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Emerald Group Publishing Limited
Article Type: Editorial From: Leadership in Health Services, Volume 27, Issue 2
I have been thinking about change a great deal lately. It is always easy to think about it when it hits you between the eyes. In my case, my university is changing: two campuses are merging into what I believe is already an overcrowded building. Suddenly all of the faculty have to move offices; facility allocation is not my bailiwick, but now I have to move my possessions to another floor and another space. In addition there is a rumour that the teaching day will lengthen, starting earlier and ending later. While we wait with baited breath to find out how the change is really going to impact us, the rumours abound! I have noticed a tendency to fear the worst which is expressed through gossip, and cynical humour. I believe we have a fairly mature faculty, but nonetheless it does seem that change – thrust upon us – tends to bring out the worst in terms of our interactions. It also increases our stress levels and makes us feel insecure. If this is true of education, then it must be doubly true of health services where the rate of change is enormous.
I remember on one of my first academic trips to the UK, our purpose was to discuss the proposed integration of two hospitals, an old one representing lots of local character and relationships, and another much newer one several miles away, both in a city in the north of England. To the people who first proposed the move, it must have seemed like a no-brainer. "Lets do away with duplication, we can offer much more efficient and better services in the new location." But to the people directly affected, from medical staff to related services, and local residents, such a move has huge ramifications. In the end this particular integration did not go through, but it was my first introduction to change in health services and how much leadership is required to manage it effectively.
As I write this, I am cognizant of the fact that health service continues to faces unprecedented rates of change almost on a daily basis. I recently received interesting notification from an organisation called Fierce Inc., a new leadership and training company. They noted the following:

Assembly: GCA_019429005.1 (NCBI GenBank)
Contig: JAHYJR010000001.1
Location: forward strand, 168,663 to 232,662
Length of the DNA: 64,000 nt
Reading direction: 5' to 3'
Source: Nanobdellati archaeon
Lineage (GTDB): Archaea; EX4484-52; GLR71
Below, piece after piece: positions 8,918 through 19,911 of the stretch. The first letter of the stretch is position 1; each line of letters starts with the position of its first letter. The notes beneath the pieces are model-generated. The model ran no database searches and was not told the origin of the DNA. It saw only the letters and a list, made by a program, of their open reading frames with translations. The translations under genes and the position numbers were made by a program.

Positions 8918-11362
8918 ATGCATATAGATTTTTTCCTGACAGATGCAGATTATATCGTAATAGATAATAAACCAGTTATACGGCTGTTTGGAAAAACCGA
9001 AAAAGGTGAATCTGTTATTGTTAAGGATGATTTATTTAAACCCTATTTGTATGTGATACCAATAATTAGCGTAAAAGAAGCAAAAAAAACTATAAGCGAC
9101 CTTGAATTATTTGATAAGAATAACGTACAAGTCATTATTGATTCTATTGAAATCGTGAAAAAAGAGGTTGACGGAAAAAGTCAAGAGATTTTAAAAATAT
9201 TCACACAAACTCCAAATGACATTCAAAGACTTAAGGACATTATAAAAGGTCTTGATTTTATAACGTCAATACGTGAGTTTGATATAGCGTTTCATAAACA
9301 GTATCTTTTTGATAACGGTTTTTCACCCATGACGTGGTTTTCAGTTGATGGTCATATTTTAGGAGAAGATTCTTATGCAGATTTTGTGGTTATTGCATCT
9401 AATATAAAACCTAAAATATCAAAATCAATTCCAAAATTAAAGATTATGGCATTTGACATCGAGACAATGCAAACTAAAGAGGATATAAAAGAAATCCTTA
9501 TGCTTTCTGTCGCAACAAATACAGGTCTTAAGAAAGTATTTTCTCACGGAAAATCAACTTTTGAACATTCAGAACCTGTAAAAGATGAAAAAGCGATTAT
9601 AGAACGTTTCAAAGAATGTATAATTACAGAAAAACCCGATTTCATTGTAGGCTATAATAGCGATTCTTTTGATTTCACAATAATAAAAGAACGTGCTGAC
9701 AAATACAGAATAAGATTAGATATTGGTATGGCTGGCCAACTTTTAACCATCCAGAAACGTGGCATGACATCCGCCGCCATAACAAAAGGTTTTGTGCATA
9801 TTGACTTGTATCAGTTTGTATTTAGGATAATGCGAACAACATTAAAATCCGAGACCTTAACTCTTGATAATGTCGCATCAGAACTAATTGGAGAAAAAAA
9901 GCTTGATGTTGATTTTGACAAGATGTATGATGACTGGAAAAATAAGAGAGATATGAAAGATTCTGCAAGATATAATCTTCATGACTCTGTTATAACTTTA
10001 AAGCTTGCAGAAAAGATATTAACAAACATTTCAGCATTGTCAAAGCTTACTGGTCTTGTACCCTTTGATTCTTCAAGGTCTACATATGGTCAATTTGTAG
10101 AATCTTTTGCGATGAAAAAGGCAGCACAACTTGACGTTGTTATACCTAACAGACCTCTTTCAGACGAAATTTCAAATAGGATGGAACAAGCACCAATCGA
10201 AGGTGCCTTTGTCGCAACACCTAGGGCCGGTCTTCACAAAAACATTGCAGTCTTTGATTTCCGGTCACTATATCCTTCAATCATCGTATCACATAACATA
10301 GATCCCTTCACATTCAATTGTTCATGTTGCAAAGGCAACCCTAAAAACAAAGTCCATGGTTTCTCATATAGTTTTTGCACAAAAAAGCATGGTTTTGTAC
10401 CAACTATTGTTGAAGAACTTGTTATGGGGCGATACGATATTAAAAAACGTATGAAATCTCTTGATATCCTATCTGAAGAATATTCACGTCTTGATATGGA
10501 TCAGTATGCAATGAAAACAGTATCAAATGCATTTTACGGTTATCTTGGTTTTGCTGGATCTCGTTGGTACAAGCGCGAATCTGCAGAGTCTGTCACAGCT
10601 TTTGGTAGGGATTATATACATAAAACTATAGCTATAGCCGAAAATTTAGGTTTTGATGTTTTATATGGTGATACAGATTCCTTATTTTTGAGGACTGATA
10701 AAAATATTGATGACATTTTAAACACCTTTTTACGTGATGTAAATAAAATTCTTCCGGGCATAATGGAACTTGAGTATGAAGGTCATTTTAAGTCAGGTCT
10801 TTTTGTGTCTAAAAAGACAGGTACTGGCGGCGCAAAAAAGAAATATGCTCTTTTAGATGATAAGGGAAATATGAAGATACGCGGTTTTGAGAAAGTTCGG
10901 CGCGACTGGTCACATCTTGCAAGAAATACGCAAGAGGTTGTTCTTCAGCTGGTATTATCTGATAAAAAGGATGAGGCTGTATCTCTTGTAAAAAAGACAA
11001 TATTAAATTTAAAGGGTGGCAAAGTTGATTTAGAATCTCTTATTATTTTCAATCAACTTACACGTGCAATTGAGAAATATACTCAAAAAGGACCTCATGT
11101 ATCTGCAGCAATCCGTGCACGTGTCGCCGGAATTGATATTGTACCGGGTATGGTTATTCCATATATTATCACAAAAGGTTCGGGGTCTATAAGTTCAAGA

In an industry that is changing as quickly as healthcare, superb communications and teamwork between staff is critical to maintaining high levels of service. Teamwork (29.8 percent) and problem solving (25.9 percent) were cited as the most desired skills in healthcare administrator colleagues. These attributes improve an organizations ability to manage change, identify areas for improvement, and increase productivity and efficiency.
"The healthcare industry is experiencing unprecedented evolution, and healthcare administrators are the unsung heroes," said Halley Bock, CEO and president of Fierce, Inc. "Healthcare administrators make sure resources are appropriately allocated, bills are paid, and services are provided. Only superior communication and team-building skills will enable these professionals to manage the incredibly dynamic changes that are happening in the industry."
These themes tend to be reflected in the papers included in this issue. From leading change, working internationally, integrative care, the Affordable Care Act, resistance to change, different kinds of leadership, the papers demonstrate the transformational nature of health today as people and organizations struggle to keep up with the never ending demands for better and more cost effective delivery of health service.
Our journal is changing as well. From our previous pattern of five articles per issue, we have now been able to change it to six, or perhaps even more. This is wonderful news for our authors and contributors who wish to see their work published sooner rather than later. It serves to virtually eliminate our waiting list. Thanks to everyone for their contributions. We are delighted to be able to publish your articles and share your knowledge and research.